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University of Washington EMBA Program North America 5. “The Case of the Complaining Customer” Instructor: Char Popp. The Case of the Complaining Customer. Background Decision Maker: Presto Cleaner President J.W. Sewickley Recently received information on a “service failure”

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university of washington emba program north america 5
University of Washington EMBA ProgramNorth America 5

“The Case of the Complaining Customer”

Instructor: Char Popp

the case of the complaining customer
The Case of the Complaining Customer
  • Background
    • Decision Maker: Presto Cleaner President J.W. Sewickley
      • Recently received information on a “service failure”
    • Customer: George Shelton
      • Angry!!!
        • Not very fond of new order system’s performance from the start ($3 for each bag, longer wait, service provider unfamiliarity with the new system)
        • Presto lost (and later found) shirts he submitted for cleaning
        • Feels like he got “the run around”/no empathy from Paul Hoffner & Presto Management or the current complaint resolution system
        • After 9 day wait he bought 4 new shirts
        • Eventually another customer—having inadvertently picked up the wrong order—returned his 4 shirts
        • Still has not heard from Presto as of October 8 (originally tried to pick up his 4 shirts on August 10)
the case of the complaining customer3
The Case of the Complaining Customer
  • Background (cont.)
    • Presto Manager: Paul Hoffner
      • Feels like he made a good faith effort
      • Considers circumstances to be highly mitigating factors
      • Customer has outright lied about some key facts
      • Willing to play the fall guy
the case of the complaining customer4
The Case of the Complaining Customer
  • Mr. Sewickley has 2 decisions to make:
    • Fix the problem?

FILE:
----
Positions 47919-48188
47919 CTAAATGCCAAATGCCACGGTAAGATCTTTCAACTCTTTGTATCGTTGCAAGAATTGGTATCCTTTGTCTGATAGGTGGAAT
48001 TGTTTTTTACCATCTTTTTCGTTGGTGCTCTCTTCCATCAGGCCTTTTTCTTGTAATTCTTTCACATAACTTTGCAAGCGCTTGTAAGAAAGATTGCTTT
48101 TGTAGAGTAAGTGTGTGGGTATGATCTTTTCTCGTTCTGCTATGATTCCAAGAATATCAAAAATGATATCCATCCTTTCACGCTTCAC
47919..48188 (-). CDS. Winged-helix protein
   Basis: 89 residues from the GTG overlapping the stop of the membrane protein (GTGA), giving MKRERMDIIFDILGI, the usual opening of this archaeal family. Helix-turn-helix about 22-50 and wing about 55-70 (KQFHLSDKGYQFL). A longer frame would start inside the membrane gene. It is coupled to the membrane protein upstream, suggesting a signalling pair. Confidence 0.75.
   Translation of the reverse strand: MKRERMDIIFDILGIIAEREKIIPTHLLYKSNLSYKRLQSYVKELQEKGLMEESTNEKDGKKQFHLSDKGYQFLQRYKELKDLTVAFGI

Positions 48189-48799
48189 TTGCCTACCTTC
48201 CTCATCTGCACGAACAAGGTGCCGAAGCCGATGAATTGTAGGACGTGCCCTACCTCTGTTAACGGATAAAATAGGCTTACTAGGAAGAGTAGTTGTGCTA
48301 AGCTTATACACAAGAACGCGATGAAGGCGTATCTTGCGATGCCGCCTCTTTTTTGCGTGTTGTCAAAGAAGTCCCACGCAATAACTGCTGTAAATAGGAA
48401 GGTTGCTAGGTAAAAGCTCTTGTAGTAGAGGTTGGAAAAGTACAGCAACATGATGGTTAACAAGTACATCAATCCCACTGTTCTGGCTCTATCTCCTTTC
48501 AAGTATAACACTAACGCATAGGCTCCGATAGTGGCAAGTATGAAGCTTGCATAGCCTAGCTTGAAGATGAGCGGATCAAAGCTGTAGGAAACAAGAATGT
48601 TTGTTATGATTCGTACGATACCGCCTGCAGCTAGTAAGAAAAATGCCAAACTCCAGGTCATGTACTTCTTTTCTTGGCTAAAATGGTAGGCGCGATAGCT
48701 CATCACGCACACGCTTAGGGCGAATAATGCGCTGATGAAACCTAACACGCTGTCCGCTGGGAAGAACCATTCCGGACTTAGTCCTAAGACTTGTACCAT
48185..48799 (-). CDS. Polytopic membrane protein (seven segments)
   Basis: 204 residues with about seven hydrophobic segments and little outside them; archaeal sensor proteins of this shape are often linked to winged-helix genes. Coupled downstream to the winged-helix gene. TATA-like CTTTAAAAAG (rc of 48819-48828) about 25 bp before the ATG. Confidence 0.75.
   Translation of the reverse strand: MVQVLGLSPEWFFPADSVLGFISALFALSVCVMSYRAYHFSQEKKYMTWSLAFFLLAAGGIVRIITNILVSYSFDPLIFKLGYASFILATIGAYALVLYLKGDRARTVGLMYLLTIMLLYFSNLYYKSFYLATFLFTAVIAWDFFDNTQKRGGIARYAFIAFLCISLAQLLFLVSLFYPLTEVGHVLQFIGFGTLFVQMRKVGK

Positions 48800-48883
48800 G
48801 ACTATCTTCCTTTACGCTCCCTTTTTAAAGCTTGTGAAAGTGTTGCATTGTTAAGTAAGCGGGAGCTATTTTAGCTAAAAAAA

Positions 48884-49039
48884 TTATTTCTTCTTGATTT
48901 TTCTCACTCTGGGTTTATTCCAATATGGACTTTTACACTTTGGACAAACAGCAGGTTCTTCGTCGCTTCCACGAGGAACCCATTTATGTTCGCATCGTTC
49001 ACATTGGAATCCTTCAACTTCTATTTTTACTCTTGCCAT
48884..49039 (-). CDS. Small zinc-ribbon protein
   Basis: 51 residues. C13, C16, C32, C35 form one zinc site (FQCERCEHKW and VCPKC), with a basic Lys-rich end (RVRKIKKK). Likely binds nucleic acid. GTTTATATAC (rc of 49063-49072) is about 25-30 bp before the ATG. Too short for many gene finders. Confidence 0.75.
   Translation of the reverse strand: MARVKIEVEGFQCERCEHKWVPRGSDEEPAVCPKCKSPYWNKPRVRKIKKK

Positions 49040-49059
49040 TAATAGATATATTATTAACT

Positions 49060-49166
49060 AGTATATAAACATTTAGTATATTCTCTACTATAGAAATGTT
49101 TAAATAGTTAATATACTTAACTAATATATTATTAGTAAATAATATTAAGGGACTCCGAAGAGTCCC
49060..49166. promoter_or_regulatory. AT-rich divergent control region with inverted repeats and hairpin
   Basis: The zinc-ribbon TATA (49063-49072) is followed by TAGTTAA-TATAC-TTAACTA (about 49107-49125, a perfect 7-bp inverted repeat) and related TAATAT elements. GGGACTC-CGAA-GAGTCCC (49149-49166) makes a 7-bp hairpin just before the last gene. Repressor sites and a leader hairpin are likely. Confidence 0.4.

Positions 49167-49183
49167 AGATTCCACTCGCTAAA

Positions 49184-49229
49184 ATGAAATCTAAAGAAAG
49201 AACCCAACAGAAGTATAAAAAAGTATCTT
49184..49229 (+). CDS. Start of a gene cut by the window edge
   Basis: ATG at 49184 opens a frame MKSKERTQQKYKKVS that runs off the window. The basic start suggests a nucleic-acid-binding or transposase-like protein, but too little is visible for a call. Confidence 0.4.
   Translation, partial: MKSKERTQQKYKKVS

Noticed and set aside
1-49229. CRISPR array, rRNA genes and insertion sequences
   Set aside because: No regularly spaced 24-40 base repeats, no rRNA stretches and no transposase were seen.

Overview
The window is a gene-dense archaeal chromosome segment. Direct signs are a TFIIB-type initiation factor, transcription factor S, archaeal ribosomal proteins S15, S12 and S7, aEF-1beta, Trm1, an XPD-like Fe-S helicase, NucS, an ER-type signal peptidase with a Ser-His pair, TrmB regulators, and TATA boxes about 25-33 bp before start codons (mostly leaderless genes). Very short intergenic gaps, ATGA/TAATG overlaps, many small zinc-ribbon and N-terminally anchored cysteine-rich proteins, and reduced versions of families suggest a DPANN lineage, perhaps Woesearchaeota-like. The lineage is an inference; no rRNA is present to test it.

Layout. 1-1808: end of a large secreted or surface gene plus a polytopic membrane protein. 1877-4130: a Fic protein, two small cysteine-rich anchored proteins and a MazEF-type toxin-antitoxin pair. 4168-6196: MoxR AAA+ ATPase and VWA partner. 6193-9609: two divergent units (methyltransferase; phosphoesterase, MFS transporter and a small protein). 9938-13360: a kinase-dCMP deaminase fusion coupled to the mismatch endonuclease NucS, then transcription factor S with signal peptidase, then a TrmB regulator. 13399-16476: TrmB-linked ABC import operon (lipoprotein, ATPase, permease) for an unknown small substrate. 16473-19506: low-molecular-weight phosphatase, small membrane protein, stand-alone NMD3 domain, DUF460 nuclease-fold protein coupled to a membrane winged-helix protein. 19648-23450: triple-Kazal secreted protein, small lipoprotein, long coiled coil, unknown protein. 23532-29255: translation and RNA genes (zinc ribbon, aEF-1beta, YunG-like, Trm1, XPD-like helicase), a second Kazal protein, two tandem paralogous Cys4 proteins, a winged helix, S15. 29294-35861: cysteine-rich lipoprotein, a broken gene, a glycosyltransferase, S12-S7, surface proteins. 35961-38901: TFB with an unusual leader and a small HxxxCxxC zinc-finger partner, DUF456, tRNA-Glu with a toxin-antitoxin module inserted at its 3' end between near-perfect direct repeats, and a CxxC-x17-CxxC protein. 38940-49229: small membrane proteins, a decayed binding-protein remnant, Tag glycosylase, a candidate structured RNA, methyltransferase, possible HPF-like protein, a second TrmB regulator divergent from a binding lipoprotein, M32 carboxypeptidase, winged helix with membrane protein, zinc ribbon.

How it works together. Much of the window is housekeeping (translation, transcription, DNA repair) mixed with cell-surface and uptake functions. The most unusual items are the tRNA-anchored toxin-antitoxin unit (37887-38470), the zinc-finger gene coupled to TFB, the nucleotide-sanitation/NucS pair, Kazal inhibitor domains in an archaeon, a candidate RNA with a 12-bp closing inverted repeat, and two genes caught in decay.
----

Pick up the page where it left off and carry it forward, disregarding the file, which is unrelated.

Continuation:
• Customer
    • Assess and fix the system?
      • Employee
      • Operations System
      • Corporate Culture
case of the complaining customer
Case of the Complaining Customer
  • Fixing the Problem: To Keep or Not To Keep Customer?
    • Costs vs. benefits to Presto
      • Value of Customer
      • Compensation needed/given to keep customer (if any)
case of the complaining customer building a defection tree
Case of the Complaining CustomerBuilding a Defection Tree

SERVICE ENCOUNTER

P1

Satisfied

Dissatisfied

a

c

b

Do not

Complain

Complain to

Employee

Complain to

Management

P2

P3

P4

Unhappy,

Leave

Unresolved,

Leave

Unresolved,

Leave

Stay, but

Unhappy

Resolved,

Stay

Resolved,

Stay

% Customers Lost =(P1)(a)(P2) + (P1)(b)(P3) +( P1)(c)(P4) + negative word of mouth

case of the complaining customer building a defection tree11
Case of the Complaining CustomerBuilding a Defection Tree

SERVICE ENCOUNTER

.90

P1=.10

Satisfied

Dissatisfied

.60

.05

.35

Do not

Complain

Complain to

Employee

Complain to

Management

P2=.50

P3=.50

P4=.30

.50

.70

. 50

Unhappy,

Leave

Unresolved,

Leave

Unresolved,

Leave

Resolved,

Stay

Resolved,

Stay

Stay, but

Unhappy

% Customers Lost = .03 + .0175 + .0015 = 4.9%, excluding negative word of mouth

% Lost observed by Management = 0.15% = 3% of Total Lost

For every customer Management loses, there are 33 more out there (x 1.5 negative w.o.m)!!!

key learnings
Key Learnings
  • A substantial portion of the customer’s “true” value to the organization can stem from referrals, network effects, and reduced service costs that are not part of “basic” LTV calculations
  • Informed decision makers tradeoff the costs and benefits of service recovery, and they learn from mistakes
    • Customers who complain are typically desperate to do business with your organization
  • Customers will typically hold your organization responsible for their entire experience (whether you think you’re responsible or not)
    • Coordinate points of contact to send a consistent message
key learnings13
Key Learnings
  • Its usually best to keep customers informed, even when the news is bad
    • Emotion plays a huge role in customer assessments of service quality. Keeping customers in the dark risks making things worse.
  • In addition to assessing whether or not to fix the problem, good marketing managers will check to see whether or not the system needs fixing as well